with Fred Sherry, cello, Ursula Oppens, piano, Charles Neidich, clarinet, Rolf Schulte, violin & Guest Artist Soprano Tony Arnold
Sun January 13th, 2013
Minimum Age: All Ages
Doors Open: 6:30PM
Show Time: 7:30PM
Event Ticket: $20/$25/$30/$35
Le Poisson Rouge is privileged to present a memorial concert in honor of Elliott Carter, one of the great composers of our time. Produced in collaboration with Carter’s friend and long-time collaborator, cellist Fred Sherry, the all-Carter program will be performed by members of Le Poisson Rouge’s resident bespoke orchestra, ensemble LPR, along with a group of renowned guest artists, for whom many of Carter’s scores were originally written, including pianist Ursula Oppens, clarinetist Charlie Neidich, violinist Rolf Schute, and vocalist Tony Arnold.
ensemble LPR & Fred Sherry:
A memorial concert for Elliott Carter
Tempo e Tempi for oboe, clarinet, cello, violin, and voice
Quintet for piano and strings
Con Leggerezza Pensosa for clarinet, violin, and cello
Tre Duetti for violin and cello
Gra for solo clarinet
Fantasy for solo violin
Figments for solo cello
Fred Sherry, cello
Ursula Oppens, piano
Charlie Neidich, clarinet
Steve Taylor, oboe
Rolf Schulte, violin
Tony Arnold, voice
and members of ensemble LPR
Harumi Rhodes, violin
Clara Lee, violin
Mark Holloway, viola
Mihai Marika, cello
$20/25 standing room
$30/35 table seating
TABLE SEATING POLICY
Table seating for all seated shows is reserved exclusively for ticket holders who purchase “Table Seating” tickets. By purchasing a “Table Seating” ticket you agree to also purchase a minimum of two food and/or beverage items per person. Table seating is first come, first seated. Please arrive early for the best choice of available seats. Seating begins when doors open. Tables are communal so you may be seated with other patrons. We do not take table reservations.
A standing room area is available by the bar for all guests who purchase “Standing Room” tickets. Food and beverage can be purchased at the bar but there is no minimum purchase required in this area.
All tickets sales are final. No refund or credits.
This event will be streamed live online through LPR’s Concert Window channel, beginning at 7:30pm.
Named after and headquartered at the acclaimed New York City venue Le Poisson Rouge, Ensemble LPR is an assemblage of New York’s finest musicians. The group personifies the venue’s commitment to aesthetic diversity and artistic excellence.
Ensemble LPR performs an eclectic spectrum of music—from works by the finest living composers, to compelling interpretations of the standard repertoire—and collaborates with distinguished artists from classical and non-classical backgrounds: Timo Andres, Simone Dinnerstein, San Fermin, Daniel Hope, Taka Kigawa, Jennifer Koh, Mica Levi, David Longstreth (of Dirty Projectors), John Lurie, Ursula Oppens, Max Richter, André de Ridder, Christopher Rountree and Fred Sherry, to name a few.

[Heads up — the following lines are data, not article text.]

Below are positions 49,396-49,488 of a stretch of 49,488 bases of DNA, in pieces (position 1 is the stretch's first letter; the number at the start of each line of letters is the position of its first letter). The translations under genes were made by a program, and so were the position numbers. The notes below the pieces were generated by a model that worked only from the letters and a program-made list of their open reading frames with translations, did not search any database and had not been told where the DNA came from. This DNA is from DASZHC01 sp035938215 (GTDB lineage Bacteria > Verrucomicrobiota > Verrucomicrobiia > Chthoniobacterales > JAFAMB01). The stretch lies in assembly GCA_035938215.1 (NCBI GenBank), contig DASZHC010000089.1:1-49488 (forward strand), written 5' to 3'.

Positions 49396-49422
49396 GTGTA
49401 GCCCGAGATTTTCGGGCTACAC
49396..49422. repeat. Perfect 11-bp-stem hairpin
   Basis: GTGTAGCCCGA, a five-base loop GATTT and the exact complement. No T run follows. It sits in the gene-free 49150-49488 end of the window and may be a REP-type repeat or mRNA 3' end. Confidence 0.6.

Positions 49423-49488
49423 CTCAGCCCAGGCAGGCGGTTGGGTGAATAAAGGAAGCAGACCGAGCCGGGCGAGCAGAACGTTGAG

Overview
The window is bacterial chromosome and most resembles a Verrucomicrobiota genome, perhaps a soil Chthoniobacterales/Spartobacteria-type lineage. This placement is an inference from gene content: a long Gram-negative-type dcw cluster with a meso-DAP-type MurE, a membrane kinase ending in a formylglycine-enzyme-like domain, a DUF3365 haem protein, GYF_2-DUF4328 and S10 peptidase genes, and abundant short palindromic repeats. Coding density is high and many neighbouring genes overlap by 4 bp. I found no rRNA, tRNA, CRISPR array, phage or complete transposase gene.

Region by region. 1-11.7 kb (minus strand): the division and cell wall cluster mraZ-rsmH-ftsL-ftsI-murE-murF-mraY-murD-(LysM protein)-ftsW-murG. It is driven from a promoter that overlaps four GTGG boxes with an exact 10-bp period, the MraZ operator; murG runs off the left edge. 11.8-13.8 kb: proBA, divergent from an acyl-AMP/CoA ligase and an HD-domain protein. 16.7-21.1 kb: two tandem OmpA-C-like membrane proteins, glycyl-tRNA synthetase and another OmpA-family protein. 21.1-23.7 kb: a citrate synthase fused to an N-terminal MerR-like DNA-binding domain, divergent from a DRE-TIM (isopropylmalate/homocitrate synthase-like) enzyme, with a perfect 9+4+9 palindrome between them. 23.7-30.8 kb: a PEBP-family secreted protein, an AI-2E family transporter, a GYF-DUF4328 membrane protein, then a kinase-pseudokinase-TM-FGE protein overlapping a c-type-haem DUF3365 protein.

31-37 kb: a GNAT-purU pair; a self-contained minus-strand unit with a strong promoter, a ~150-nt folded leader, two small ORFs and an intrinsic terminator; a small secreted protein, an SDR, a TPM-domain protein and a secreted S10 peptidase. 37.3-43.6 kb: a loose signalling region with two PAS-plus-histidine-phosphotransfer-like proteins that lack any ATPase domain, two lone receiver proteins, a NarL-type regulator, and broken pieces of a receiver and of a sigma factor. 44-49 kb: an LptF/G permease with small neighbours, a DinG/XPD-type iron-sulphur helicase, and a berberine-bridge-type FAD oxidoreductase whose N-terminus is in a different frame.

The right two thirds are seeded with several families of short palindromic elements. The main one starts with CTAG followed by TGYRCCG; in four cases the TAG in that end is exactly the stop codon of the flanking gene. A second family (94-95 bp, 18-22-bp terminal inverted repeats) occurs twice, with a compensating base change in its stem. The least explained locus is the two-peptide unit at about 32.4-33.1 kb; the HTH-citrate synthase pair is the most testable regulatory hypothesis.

In January 2015 Ensemble LPR made its Deutsche Grammophon debut with Follow, Poet, featuring the music of Mohammed Fairouz and the words of Seamus Heaney and John F. Kennedy. Ensemble LPR’s acclaimed Central Park performance last June, part of the 110th Anniversary of the Naumburg Orchestral Concerts.
In 2008 Le Poisson Rouge changed the classical music landscape, creating a new environment in which to experience art music. In doing so, Le Poisson Rouge expanded classical music listenership. The New York Times has heralded Le Poisson Rouge as “[a] forward-thinking venue that seeks to showcase disparate musical styles under one roof” and “[the] coolest place to hear contemporary music.” The Los Angeles Times raves, “[The] place isn’t merely cool…the venue is a downright musical marvel.” Le Poisson Rouge Co-Founder David Handler brings this same ethos to Ensemble LPR, of which he is Founding Executive & Artistic Director.
Fred Sherry, cello
A pioneer and a visionary in the music world, cellist FRED SHERRY has introduced audiences on five continents and all fifty United States to the music of our time through his close association with today’s composers. Elliott Carter, Mario Davidovsky, Steven Mackey, David Rakowski, Somei Satoh, Charles Wuorinen and John Zorn have written concertos for Sherry which he has performed with orchestras including the San Francisco Symphony, Municipal Orchestra of Buenos Aires, BBC Symphony Orchestra, New York City Ballet, Tanglewood Music Center Orchestra, New World Symphony and RAI Orchestra Sinfonica Nazionale. Mr. Sherry has premiered solo and chamber works dedicated to him by Milton Babbitt, Derek Bermel, Jason Eckardt, Lukas Foss, Oliver Knussen, Peter Lieberson, Donald Martino and Toru Takemitsu among others.